Small wonder then that she was called the Dragon Lady throughout the region, after a well-known cartoon character of the time. Claiming credit as a moderniser, she proudly championed women’s rights and in 1962 formed the Women’s Solidarity Movement, an all-female elite paramilitary organisation 25,000-strong, of which membership was not voluntary. At the same time, the nation’s First Feminist was busy ramming through parliament various laws banning contraception, abortion, adultery and divorce, in line with her new-found Catholic beliefs. Her religious conversion only strengthened her animosity towards her cradle faith, Buddhism, and she openly displayed her vicious aversion to the monks who burned themselves alive in protest against the government she now controlled. ‘I’d clap my hands at seeing another monk barbecue show!’ she crowed and offered to bring along the mustard next time.

US officials, from the newest State Department gopher to Lyndon Johnson himself, were forced to deal with her as the President’s representative and found themselves constantly infuriated by her inflammatory rhetoric and unsettled by her violence. But baffled, bamboozled, wrong-footed and simply ignored by her, they failed to get her under any kind of control. Her attitude to the US, her country’s super-sugar daddy, was rapacious and contemptuous in equal measure, and nothing America could do was ever enough. At her insistence Uncle Sam coughed up a magnificent $20,000 in 1962 to pay for a statue of the two legendary Tru’ng sisters, Vietnamese warrior queens, who both, when the finished work was revealed, proved to bear a close resemblance to Madame Nhu herself. American observers could also see their tax dollars at work on other vanity projects, when funds intended for government spending on the army were diverted to pay for the First Lady’s all-female paramilitary posers, her model army of high-born women all serving her with the sole purpose of advancing their husbands’ careers.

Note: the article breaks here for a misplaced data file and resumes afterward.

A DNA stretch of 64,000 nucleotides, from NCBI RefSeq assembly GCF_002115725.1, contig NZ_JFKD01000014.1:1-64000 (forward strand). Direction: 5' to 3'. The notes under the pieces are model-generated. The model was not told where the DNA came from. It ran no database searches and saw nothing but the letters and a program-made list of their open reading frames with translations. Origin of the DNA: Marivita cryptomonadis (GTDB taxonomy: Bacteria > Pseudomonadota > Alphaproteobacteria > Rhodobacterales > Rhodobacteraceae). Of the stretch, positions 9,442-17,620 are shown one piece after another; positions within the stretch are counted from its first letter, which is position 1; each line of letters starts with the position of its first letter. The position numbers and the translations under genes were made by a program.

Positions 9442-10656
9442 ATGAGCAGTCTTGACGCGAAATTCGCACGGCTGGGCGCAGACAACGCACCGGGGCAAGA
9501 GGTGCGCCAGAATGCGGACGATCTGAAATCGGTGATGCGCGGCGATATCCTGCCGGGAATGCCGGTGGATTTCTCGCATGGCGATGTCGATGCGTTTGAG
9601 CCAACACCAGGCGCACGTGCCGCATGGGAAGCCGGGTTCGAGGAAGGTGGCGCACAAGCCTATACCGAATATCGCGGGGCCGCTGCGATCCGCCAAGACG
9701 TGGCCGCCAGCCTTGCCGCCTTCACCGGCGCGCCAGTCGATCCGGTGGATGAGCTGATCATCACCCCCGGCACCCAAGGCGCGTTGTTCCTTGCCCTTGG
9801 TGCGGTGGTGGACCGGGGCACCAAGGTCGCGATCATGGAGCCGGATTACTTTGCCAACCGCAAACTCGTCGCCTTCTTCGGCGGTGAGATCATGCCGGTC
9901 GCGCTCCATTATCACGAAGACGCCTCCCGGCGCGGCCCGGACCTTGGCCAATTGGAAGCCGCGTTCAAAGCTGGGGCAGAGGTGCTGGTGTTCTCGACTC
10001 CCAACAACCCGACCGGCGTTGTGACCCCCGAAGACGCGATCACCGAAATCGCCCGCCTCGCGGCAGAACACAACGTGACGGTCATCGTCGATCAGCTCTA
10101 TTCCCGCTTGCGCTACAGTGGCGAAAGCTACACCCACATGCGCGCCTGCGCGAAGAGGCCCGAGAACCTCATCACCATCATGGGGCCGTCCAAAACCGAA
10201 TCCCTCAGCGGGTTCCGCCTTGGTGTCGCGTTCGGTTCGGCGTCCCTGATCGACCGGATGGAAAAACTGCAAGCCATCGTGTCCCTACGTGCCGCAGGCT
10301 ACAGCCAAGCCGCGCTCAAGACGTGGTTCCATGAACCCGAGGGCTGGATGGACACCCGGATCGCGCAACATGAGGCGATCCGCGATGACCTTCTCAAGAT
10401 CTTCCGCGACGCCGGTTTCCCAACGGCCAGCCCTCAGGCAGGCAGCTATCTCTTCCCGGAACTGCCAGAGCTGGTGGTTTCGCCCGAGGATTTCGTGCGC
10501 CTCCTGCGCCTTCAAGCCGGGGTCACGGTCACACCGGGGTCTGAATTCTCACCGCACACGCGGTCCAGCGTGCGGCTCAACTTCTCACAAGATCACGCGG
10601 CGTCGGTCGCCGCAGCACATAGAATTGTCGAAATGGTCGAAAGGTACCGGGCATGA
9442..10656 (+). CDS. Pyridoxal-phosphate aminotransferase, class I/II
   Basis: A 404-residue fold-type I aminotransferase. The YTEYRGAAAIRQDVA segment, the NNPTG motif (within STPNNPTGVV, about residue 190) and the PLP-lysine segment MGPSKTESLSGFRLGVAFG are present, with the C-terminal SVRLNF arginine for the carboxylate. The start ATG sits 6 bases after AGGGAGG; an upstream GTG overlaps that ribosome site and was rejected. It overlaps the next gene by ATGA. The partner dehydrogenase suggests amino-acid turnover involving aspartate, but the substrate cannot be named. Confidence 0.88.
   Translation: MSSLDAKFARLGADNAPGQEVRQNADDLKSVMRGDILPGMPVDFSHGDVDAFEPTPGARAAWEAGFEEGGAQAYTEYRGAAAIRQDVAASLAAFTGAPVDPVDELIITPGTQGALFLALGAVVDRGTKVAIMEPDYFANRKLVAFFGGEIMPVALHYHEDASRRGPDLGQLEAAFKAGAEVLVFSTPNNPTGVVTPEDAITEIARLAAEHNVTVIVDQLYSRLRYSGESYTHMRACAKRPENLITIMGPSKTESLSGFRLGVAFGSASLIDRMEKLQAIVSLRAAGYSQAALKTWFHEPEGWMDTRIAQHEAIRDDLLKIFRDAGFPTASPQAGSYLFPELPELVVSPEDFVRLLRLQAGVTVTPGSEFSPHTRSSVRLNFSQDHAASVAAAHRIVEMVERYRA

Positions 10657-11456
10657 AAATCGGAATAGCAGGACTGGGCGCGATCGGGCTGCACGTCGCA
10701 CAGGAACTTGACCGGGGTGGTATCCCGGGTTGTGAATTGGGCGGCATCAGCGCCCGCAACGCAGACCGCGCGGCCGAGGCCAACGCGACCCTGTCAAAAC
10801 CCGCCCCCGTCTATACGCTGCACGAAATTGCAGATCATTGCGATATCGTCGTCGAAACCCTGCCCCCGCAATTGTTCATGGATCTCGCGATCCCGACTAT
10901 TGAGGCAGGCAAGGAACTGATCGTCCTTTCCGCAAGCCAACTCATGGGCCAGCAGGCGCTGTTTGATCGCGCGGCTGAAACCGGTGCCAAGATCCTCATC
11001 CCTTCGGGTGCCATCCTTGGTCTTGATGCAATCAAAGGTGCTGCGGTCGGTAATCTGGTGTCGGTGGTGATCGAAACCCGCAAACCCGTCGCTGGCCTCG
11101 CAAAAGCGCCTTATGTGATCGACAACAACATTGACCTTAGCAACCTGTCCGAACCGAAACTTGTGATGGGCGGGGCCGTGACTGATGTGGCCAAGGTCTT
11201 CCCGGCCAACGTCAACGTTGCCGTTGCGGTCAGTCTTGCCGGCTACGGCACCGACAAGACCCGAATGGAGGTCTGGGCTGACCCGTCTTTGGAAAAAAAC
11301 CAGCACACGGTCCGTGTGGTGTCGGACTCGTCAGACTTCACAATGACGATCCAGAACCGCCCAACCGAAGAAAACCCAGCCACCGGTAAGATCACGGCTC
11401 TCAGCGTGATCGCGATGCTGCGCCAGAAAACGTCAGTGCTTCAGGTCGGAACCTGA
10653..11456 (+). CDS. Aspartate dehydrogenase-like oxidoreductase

‘Power is wonderful,’ she gloated. ‘Total power is totally wonderful’. Forget the money: nothing could ever be enough for Madame Nhu until the US had pounded North Vietnam into extinction, wiping it from the face of the earth. Under pressure from the Dragon Lady, and indeed from his own generals and industrialists who were doing well out of the war, President Johnson threw more than half a million troops into the death trap of the Mekong Delta in support of the South. At her behest, it was said, the President ordered punitive air strikes to pulverise the undefended North, attacks that had no military justification and succeeded only in strengthening the resolve of this small and underdeveloped country to fight back.

Johnson’s aides whispered behind their hands that the President was afraid of her – as was everyone else. The then-Defence Secretary, Robert McNamara, noted that he ‘saw Madame Nhu as bright, forceful and beautiful, but also diabolical and scheming – a true sorceress’. But he too was defeated by the volcanic force of her uniquely demanding personality. He later wrote that America ‘could and should have withdrawn from South Vietnam’ in late 1963 and admitted that his judgement had simply failed.

Confucius rules, OK?